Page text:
On March 22nd 2017, then-DHS Secretary John F. Kelly visited ICE HQ to meet with ICE Acting Director Thomas Homan and ICE Senior Leadership. After those two meetings he held a Town Hall with ICE Employees, he also took questions when he was done talking. (DHS)

Editor's Note: The following is an op-ed. The opinions expressed are those of the author, and do not necessarily reflect the views of Task & Purpose.

Is it just me or does this statement from the White House rebuking retired Marine Gen. John Kelly sound like a piece of North Korean propaganda?

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Editor's Note: This article originally appeared on The Conversation.

Between Aug. 7, 1942, and Feb. 9, 1943, U.S. forces sought to capture – and then defend – the Pacific island of Guadalcanal from the Japanese military. What started as an amphibious landing quickly turned into a series of massive air and naval battles. The campaign marked a major turning point in the Pacific theater of World War II.

It also revealed important lessons about the nature of warfare itself – ones that are particularly relevant when planning for conflict in the 21st century.

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Bryan Perry (Courtesy photo)

Editor's Note: The following is an op-ed. The opinions expressed are those of the author, and do not necessarily reflect the views of Task & Purpose.

“I understand how difficult the transition can be, but we are still responsible for our own choices regardless of anything we may have witnessed or done overseas. He chose to put that poison in his body. He is responsible for his own death.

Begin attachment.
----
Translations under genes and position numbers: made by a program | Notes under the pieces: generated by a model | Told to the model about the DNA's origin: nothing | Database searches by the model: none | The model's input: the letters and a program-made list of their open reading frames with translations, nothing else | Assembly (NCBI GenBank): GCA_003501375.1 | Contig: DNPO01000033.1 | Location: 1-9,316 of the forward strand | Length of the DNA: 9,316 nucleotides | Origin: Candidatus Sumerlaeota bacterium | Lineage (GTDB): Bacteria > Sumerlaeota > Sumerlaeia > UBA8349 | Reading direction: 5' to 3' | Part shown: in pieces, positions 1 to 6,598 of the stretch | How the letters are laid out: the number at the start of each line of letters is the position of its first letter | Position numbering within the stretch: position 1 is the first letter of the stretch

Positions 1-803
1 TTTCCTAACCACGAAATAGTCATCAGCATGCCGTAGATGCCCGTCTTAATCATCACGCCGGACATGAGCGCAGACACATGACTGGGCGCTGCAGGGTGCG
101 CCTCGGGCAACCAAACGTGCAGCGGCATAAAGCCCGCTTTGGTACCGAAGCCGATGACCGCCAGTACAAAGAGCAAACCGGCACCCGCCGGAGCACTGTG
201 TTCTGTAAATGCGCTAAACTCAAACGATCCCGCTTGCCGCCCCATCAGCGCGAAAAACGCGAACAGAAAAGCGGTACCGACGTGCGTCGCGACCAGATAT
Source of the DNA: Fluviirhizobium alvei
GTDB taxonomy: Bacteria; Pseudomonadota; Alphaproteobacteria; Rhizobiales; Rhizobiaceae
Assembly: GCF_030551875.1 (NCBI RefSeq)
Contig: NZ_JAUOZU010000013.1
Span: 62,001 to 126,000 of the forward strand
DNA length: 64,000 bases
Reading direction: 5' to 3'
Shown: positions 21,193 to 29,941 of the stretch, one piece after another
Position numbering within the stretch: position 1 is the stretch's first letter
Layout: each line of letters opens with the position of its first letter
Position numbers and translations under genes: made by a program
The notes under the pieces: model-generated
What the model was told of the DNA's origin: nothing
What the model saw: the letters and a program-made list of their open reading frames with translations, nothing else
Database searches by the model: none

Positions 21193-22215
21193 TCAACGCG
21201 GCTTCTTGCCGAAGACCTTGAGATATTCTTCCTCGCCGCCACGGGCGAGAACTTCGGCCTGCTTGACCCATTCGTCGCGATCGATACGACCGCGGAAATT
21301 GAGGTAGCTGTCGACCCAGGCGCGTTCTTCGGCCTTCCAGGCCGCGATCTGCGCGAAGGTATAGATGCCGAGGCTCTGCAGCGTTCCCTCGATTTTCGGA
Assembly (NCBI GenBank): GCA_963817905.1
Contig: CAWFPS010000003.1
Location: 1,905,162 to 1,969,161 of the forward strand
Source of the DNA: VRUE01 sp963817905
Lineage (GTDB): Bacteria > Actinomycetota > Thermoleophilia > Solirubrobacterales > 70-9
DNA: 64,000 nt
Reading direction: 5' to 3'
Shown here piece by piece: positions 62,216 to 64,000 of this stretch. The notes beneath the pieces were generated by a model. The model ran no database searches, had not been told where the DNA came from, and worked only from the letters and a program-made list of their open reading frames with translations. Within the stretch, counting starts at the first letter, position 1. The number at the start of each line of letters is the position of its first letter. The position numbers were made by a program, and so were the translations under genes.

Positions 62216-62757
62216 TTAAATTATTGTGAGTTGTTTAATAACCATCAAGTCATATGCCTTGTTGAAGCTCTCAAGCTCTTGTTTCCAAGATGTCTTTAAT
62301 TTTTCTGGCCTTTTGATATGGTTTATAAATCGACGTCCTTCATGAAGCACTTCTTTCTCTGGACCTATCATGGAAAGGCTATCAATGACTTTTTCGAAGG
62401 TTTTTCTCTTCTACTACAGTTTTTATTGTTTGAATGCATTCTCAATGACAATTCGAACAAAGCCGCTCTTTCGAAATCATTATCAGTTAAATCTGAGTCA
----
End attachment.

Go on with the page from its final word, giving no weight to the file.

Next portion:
“He absolutely deserved to die over his drug problem, because that is exactly what killed him. I'm not saying that that is fair, but that is life. Grow the f*** up."

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This judgment came from an anonymous poster in response to, “An Army Veteran Was Left To Die In A Cell While His Jailers Laughed And Took Video." A recent Task & Purpose article documented Purple Heart recipient Bryan Perry's 2016 death.

In a viral video, Clackamas County deputies laugh as Bryan Perry gyrates on a bench with the classic symptoms of stimulant overdose: uncontrollable body movements, inability to stand, and incoherence. Yet jail personnel did not take him to the hospital. They chose instead to lock him in a padded cell and film him. One deputy suggested Bryan be displayed at schools to show kids the dangers of drugs, “Look what I got for show and tell today."

Bryan died of cardiac arrest. He had ingested methamphetamine, bath salts, and heroin. He was 31.

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